Hot on the heels of her breakthrough concept for Yahoo! … redesign the home page! … Marissa Mayer made headlines by eliminating telework as her next Big Idea. Best Buy quickly followed suit, leading opinionators from around the country to share their brilliant insights on the topic.
Just in case you’re the sort who requires a 😉 to identify sarcasm, I’m being sarcastic.
Most of these commentators know little or nothing about the subject. You can tell by how many of them talk about telework as if it’s something benevolent employers bestow on lucky employees.
It’s an interesting notion: When an employer gets the same benefits for lower costs, it’s benevolent. And all these years I’ve been using benevolent as a synonym for generous. Now that I know, I’ll reform the rest of my vocabulary too. From now on up means “toward the center of the earth,” dark means “the experience you get looking directly into the sun,” and outside means “working in a corporate cubicle.”
Suggestion: Maybe these opinionators should pay attention to what’s happened in successful turnarounds, rather than in turnarounds-in-progress.
At a minimum, they should have some knowledge about what is and isn’t working well within the halls of Yahoo! and Best Buy.
Me, I have no idea whether Mayer is right or wrong about what Yahoo! needs to do. I don’t have any idea whether Best Buy’s Results Oriented Work Environment (ROWE, and was that the best they could come up with?) was a success or a bust.
What I do know is that there’s nothing to be learned from these decisions. At least, not yet.
Here’s what we do know about telework (and forgive me for repeating myself):
- Managing teleworkers calls for specific techniques and skills beyond what’s needed to manage employees face-to-face.
- In particular, without managers who know how to lead remote employees, teleworkers risk becoming second-class corporate citizens.
- Telework tends to be a better fit for responsibilities assigned to individual contributors than those assigned to teams.
- When teleworkers are supposed to work as a team, they need support in the form of tools — especially web conferencing tools — techniques, and coaching.
- Good employees perform better in a telework environment than they do in an office environment. Mediocre-to-poor employees perform worse in a telework environment than they do in an office environment.
Whatever else there is to be said about Marissa Mayer’s decision, she was right about one piece of the puzzle: Before they’re anything else, organizations are collections of relationships, and establishing and maintaining relationships is more difficult for teleworkers than for on-site employees. So if she sees a lot of friction and silos-of-one among employees at all levels at Yahoo!, there’s logic to her action.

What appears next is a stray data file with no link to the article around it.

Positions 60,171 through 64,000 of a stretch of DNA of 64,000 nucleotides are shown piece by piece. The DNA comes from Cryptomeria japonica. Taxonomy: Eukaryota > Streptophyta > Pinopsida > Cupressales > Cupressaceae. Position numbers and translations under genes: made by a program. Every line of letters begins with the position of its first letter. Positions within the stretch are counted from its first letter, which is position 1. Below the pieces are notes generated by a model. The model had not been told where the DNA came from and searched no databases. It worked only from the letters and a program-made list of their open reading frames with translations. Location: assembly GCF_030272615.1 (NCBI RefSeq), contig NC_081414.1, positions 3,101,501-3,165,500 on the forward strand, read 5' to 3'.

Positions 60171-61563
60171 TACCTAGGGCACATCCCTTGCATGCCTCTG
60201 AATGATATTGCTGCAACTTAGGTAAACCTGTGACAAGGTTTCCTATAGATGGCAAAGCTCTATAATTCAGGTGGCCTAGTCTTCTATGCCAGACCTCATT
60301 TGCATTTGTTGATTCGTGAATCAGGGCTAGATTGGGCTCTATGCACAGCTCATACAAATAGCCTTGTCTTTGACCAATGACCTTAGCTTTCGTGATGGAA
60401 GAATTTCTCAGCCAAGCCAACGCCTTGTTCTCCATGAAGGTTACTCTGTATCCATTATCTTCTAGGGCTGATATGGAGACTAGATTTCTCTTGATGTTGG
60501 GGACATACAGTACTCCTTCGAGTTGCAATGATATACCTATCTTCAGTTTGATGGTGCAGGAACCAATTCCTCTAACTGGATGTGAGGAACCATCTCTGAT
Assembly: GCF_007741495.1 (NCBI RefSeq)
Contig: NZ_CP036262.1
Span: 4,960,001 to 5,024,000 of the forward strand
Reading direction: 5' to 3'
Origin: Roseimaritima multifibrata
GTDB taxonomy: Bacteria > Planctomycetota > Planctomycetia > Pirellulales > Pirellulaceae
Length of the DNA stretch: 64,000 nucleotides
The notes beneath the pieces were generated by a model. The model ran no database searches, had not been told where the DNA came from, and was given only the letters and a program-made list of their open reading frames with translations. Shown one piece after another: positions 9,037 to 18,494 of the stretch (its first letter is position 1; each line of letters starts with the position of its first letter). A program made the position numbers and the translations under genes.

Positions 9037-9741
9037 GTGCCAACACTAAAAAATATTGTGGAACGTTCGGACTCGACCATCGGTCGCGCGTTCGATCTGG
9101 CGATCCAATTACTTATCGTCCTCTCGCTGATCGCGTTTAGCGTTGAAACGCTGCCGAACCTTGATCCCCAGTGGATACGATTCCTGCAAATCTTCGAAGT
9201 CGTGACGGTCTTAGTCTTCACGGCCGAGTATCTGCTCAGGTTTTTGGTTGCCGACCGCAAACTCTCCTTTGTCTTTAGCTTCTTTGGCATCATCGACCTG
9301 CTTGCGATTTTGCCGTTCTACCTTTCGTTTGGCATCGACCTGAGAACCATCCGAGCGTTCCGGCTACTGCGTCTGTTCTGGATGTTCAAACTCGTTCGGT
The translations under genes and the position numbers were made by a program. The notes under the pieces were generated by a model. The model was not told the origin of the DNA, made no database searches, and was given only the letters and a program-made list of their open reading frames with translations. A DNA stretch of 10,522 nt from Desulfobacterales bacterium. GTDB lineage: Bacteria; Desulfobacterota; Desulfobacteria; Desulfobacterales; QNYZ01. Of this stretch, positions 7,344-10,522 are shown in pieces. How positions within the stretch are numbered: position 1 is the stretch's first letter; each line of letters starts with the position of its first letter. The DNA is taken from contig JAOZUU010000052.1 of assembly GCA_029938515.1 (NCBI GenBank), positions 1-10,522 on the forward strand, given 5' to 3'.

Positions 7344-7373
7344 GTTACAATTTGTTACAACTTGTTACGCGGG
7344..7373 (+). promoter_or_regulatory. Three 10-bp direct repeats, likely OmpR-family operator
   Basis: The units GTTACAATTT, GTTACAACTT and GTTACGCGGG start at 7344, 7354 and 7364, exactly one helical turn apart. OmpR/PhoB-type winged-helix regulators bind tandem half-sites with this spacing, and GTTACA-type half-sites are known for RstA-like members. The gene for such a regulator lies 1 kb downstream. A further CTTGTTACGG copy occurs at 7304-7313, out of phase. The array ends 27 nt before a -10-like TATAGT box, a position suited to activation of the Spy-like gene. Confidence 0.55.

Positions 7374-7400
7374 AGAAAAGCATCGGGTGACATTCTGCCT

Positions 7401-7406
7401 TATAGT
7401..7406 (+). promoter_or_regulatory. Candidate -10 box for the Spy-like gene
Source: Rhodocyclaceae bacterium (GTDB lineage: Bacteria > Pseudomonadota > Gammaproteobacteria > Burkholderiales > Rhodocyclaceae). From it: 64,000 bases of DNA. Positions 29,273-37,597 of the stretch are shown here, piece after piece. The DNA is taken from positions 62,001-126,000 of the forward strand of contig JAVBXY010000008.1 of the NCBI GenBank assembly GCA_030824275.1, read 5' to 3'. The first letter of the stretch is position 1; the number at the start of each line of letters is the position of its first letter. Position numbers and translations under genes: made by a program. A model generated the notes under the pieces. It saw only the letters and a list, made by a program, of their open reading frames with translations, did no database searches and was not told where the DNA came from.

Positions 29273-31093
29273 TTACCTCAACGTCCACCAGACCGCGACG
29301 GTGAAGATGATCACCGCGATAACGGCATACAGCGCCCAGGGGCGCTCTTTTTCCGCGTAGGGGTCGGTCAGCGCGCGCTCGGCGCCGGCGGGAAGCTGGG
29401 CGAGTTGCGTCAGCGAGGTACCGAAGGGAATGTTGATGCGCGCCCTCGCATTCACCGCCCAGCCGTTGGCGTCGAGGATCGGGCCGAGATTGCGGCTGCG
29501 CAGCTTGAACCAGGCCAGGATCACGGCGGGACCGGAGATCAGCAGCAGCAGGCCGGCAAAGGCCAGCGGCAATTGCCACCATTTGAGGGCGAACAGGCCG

And, whatever else there is to be said about her decision, she got one thing excruciatingly wrong (and lots of other commentators have talked about this one, so forgive me for piling on):
In its chapter on motivation, Leading IT identifies three outstanding ways to demotivate employees: Arrogance, disrespect, and unfairness.
When Mayer announced she was eliminating telework, it came out that at the same time she was building a nursery next to her office. That’s supposedly okay because she did it at her own expense.
To which, before getting back to the main point, may I just ask, and you fell for that?
Mayer is only building it at her own expense if she pays rent to Yahoo! every month at the going rates for the square footage her nursery occupies. Thus far I’ve yet to read that this is the case.
So back to the three demotivators. Arrogance? No, this decision wasn’t arrogant, whatever else it was. Disrespect? Not really. Mayer didn’t accuse teleworkers of slacking. She said she wants everyone face-to-face to provide the sparks of creativity that happen better that way.
But unfairness? Bingo. Anatole France put it nicely a long time ago: “The law, in its majestic equality, forbids the rich as well as the poor to sleep under bridges, to beg in the streets, and to steal bread.”
Even if Mayer allowed every employee to build out nurseries next to their cubicles, with Yahoo! providing the space, she still wouldn’t have a leg to stand on. Her enormous personal wealth and compensation see that.
But she doesn’t, so she’s just another example of privilege, which as Terry Pratchett pointed out in one of his fine Discworld books, literally means “private law.”